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Can youth activism instigate change?

Updated: Jun 15, 2023

The future of tomorrow is working hard to preserve the planet.

Active Youth by Aveera Juss

One of the most urgent concerns facing the globe today is global warming and its impact on climate. There are 399.02 crores people aged 15 to 30 years old in the world today, accounting for 52% of the worldwide population. The crisis that we are all facing is an opportunity to include young people in the conversation. Individual, national, and international decisions will have long-term consequences that will affect the lives of members of the younger generations, who will inherit the world in worse shape than that which their parents inherited.

Young people may be a driving force for development and peace and security if they are given the appropriate skills and chances to fulfil their full potential. Youth can recognise and challenge current power structures and change barriers and highlight inconsistencies and biases. Young people can act and mobilise others as well. Globally, youth activism is on the rise, aided by increased connection and access to social media. Few individuals outside of the international development sector are aware that world leaders have reached an unprecedented, far-reaching agreement to improve people's lives and the environment by 2030. Young people may be partners in expressing the development agenda to their peers and communities on a local, national, and regional level.

Potential of Youth Activists

When young people are educated about their rights and given leadership skills, they can make a difference in their communities and countries. Young people also often have direct knowledge of and insights into topics that are not available to adults. Youth activists might accelerate change in global environmental politics because they embody different demographic characteristics compared to traditional civil society organizations.

Another distinguishing trait of the youth movement is that young women are dominant in it. More than 66% of the student-led Fridays For Future protests have been female and young women. Because the inclusion of gender concerns and a better gender balance within decision-making increases our ability to solve environmental challenges, this is a vital sign of the youth movement's ability to catalyse change. Young activists also criticise the prevailing business-as-usual mentality, which, in their opinion, promotes the already wealthy. Increased engagement, transparency, and responsibility are among their demands. They demand a redefinition of democratic rules to get a greater say in decision-making.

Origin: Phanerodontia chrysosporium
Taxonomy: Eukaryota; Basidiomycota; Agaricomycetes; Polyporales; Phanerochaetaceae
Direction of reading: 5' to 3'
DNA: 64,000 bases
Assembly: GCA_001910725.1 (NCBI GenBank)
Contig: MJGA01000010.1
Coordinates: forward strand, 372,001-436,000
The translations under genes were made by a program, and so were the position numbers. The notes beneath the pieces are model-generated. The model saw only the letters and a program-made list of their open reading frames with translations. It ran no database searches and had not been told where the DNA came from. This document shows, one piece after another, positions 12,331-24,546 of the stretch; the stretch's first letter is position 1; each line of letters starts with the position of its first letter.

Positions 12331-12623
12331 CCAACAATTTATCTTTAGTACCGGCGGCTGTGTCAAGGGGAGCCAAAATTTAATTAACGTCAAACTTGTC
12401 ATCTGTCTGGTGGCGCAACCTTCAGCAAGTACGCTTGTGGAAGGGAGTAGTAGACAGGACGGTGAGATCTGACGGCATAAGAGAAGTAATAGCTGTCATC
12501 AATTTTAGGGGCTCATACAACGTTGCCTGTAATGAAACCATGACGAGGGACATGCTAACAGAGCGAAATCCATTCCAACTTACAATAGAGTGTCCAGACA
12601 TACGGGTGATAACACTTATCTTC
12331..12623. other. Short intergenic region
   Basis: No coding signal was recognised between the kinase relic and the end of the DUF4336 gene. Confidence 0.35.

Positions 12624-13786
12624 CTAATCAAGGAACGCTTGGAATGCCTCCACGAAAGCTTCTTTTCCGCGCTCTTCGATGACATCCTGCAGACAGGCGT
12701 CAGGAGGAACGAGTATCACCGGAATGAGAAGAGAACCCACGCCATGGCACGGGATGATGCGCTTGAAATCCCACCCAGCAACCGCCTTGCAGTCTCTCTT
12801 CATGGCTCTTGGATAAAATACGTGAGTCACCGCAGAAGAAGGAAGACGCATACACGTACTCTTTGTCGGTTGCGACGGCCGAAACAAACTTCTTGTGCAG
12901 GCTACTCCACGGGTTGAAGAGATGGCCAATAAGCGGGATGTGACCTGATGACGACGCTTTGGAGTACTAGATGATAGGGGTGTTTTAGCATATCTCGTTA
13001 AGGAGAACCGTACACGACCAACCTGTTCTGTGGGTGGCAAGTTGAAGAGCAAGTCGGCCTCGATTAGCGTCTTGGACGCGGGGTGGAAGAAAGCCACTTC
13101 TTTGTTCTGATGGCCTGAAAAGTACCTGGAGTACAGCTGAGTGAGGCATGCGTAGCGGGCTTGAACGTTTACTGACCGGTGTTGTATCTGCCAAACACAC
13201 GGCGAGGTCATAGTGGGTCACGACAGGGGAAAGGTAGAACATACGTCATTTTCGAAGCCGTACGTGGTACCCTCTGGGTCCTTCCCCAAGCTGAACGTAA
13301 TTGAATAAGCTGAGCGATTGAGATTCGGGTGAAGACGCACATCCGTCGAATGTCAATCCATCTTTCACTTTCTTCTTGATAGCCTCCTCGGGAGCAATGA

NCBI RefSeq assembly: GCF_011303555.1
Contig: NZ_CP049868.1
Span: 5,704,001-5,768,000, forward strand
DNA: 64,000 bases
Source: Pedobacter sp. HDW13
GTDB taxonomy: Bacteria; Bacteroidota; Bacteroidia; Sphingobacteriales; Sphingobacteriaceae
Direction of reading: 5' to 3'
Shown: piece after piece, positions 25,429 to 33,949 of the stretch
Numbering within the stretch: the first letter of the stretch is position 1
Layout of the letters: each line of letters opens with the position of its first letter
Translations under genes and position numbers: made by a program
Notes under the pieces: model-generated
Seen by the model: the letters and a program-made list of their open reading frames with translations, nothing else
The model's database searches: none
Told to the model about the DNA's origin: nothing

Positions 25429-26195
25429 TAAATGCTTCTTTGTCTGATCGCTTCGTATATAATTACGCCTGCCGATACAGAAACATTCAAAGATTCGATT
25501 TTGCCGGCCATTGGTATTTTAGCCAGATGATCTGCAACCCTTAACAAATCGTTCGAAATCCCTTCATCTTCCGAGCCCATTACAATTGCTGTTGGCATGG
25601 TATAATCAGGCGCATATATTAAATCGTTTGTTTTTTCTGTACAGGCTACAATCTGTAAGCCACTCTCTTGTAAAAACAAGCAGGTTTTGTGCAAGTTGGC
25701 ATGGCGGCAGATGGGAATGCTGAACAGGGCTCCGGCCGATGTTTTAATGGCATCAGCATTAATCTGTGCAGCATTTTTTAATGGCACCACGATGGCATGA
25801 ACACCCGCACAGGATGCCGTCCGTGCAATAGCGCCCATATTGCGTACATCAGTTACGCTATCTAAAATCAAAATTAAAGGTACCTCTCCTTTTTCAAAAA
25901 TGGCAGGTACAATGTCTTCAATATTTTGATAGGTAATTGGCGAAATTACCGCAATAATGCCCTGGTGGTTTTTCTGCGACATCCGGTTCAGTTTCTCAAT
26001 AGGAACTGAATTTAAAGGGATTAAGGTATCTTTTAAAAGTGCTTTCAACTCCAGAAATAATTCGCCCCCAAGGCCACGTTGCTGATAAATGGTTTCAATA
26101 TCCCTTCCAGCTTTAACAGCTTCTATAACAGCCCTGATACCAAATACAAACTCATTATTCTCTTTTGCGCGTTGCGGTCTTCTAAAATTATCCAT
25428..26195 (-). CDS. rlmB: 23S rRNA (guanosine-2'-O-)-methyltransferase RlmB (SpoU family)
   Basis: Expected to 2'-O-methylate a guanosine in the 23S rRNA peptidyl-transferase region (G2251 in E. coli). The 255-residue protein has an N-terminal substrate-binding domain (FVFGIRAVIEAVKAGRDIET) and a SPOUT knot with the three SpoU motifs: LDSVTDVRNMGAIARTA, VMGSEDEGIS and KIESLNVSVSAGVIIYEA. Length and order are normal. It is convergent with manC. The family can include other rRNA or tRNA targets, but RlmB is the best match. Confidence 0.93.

Climate Change Awareness Among Youth

The general population, as well as youngsters, must have a basic awareness of the causes and effects of climate change to participate in informed ways. Students have a variety of misconceptions and gaps in their understanding of global warming and climate change, including difficulty distinguishing between climate and weather, failing to see the impact of climate change as anything other than rising temperatures, and conflating ozone layer depletion with global warming. Resolving common student misconceptions about climate change and emphasising how students may take action to reduce their own influence on the issue can help students develop the ability to apply scientific knowledge to take action at the individual or community level. Education for sustainable development and action competence provide a framework for viewing the role of climate change education in developing the awareness, motivation, and skills necessary for youth participation in climate change to overcome these challenges.